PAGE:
Drug deaths hit a record at 332 in King County last year, with two-thirds of them opioid-related. Heroin deaths dropped slightly, while deaths related to other drugs including benzodiazepines and fentanyl increased.
Drug-use deaths hit a record of 332 in King County last year, with two-thirds of those opioid-related overdoses, according to a report released Thursday by University of Washington researchers.
Heroin deaths dropped slightly, from 132 in 2015 to 118 last year. But fatal overdoses related to prescription opioids and fentanyl, a potent painkiller now being made illegally, increased.
The decline in heroin-related deaths is not very notable, said Caleb Banta-Green, lead author of the report, because the increase in fentanyl-related deaths made up for it.
“The bottom line is opioid addiction is the overall driver of deaths. People will use whatever opioid they can get. It’s just that which one they’re buying is changing a bit,” said Banta-Green, principal research scientist at the UW Alcohol and Drug Abuse Institute (ADAI).
President Donald Trump officially declared the opioid crisis a “national emergency” in an announcement Thursday while holding a security briefing Thursday at his golf course in Bedminster, New Jersey.
Trump said the drug crisis afflicting the nation is a “serious problem the likes of which we have never had” and said he’d be drawing up documents to formalize the declaration soon.
Banta-Green sees hope in local developments. A survey he conducted on opioid addicts showed that the vast majority of them want help, he said. But for most of them it needs to be “low-barrier” treatment with medications such as buprenorphine, he said, which satisfies their physical dependency but allows them to work, drive and function like non-addicts.
Five pilot treatment programs have been developed in Seattle and four are at full capacity, Banta-Green said. Federal funds are expected to ramp up programs, he said.
Even then, we still need to reduce the stigma associated with substance-use disorders, increase demand for treatment, and ensure adequate capacity, he said.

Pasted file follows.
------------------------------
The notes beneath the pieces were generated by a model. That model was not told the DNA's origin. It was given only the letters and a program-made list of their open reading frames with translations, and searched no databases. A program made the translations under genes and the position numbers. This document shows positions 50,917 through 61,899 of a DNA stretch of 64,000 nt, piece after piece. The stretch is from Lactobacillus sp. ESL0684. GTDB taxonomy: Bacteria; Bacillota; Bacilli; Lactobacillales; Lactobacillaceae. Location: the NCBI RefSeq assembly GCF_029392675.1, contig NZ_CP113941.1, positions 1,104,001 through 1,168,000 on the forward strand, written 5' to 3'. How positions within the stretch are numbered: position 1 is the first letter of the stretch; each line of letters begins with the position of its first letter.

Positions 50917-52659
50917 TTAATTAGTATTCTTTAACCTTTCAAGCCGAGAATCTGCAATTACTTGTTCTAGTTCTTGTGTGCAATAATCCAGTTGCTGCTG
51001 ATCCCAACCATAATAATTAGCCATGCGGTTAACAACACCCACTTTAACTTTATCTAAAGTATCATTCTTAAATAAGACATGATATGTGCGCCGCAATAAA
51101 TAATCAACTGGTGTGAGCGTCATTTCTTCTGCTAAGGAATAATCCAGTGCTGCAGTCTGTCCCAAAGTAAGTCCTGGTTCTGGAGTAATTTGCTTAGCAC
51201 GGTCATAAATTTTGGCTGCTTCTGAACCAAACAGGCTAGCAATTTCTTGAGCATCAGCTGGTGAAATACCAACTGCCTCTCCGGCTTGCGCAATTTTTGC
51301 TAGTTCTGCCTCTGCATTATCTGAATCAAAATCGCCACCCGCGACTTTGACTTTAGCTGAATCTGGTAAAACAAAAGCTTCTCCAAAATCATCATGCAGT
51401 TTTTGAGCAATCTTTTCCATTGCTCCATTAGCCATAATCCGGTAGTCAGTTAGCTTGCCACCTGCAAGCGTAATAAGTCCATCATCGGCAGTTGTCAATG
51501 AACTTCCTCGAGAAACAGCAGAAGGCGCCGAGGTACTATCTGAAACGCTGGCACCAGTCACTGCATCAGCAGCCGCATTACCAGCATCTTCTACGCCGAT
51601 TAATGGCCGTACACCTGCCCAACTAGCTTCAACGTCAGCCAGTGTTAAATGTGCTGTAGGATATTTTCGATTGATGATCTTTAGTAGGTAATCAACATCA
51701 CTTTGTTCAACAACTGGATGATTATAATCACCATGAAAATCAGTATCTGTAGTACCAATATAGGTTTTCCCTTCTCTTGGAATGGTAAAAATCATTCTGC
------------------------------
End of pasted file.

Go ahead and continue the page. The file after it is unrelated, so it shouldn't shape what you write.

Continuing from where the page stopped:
And despite the decline in heroin deaths, there are still troubling indications of the drug’s grip in King County.
Admissions to publicly funded treatment programs for heroin still outpaced those for any other substance in King County last year, according to the report. Heroin is the most common drug mentioned during calls by young adults to the Washington state Recovery Helpline.
Safe-injection sites overseen by medical professionals equipped with the overdose-reversing drug naloxone can also prevent fatal overdoses.
But a proposal to create two injection sites in King County, which would be the first in the U.S., have run into growing opposition.
Deaths caused by methamphetamine, cocaine and benzodiazepines, a class of drugs that includes Valium, Xanax and Ativan, increased. The 98 methamphetamine-related deaths last year marked a dramatic increase from 20 such deaths reported in 2011.
In 2015, drug deaths totaled 320 in King County, then a record number.
Many drug deaths involve two or more substances and the medical examiner doesn’t denote the primary-drug cause, Banta-Green said. Hence, the number of deaths attributed to different drugs in King County is greater than the total number of deaths.
The report counts deaths due to acute drug use, not deaths caused by drug-related injuries, infections or accidents.
Heroin-related deaths peaked at 156 in 2014. Prescription opioid deaths peaked at 164 in 2009, according to annual reports by the UW’s ADAI.
Fentanyl and counterfeit versions of it are showing up in several forms, including fake oxycodone pills and synthetic fentanyl manufactured illegally, Banta-Green said.
In overall drug-use trends, cocaine use appears down in King County and marijuana use was statistically unchanged among high-school sophomores over the last decade, with 14 percent reporting past-month use last year compared to 17 percent in 2006.
For the first time, pot-related analysis of wastewater testing in Seattle was available. Testing was done for one week in 2016 and the level of carboxy-THC, a residual of the chief psychoactive component of cannabis, in Seattle wastewater appears to be among the highest detected in the world.
Seattle is the only U.S. city participating in an international analysis, according to the UW researchers, who noted that wastewater testing for drugs is an evolving science and that analyzing THC “can be difficult to interpret and compared over time and between locations.”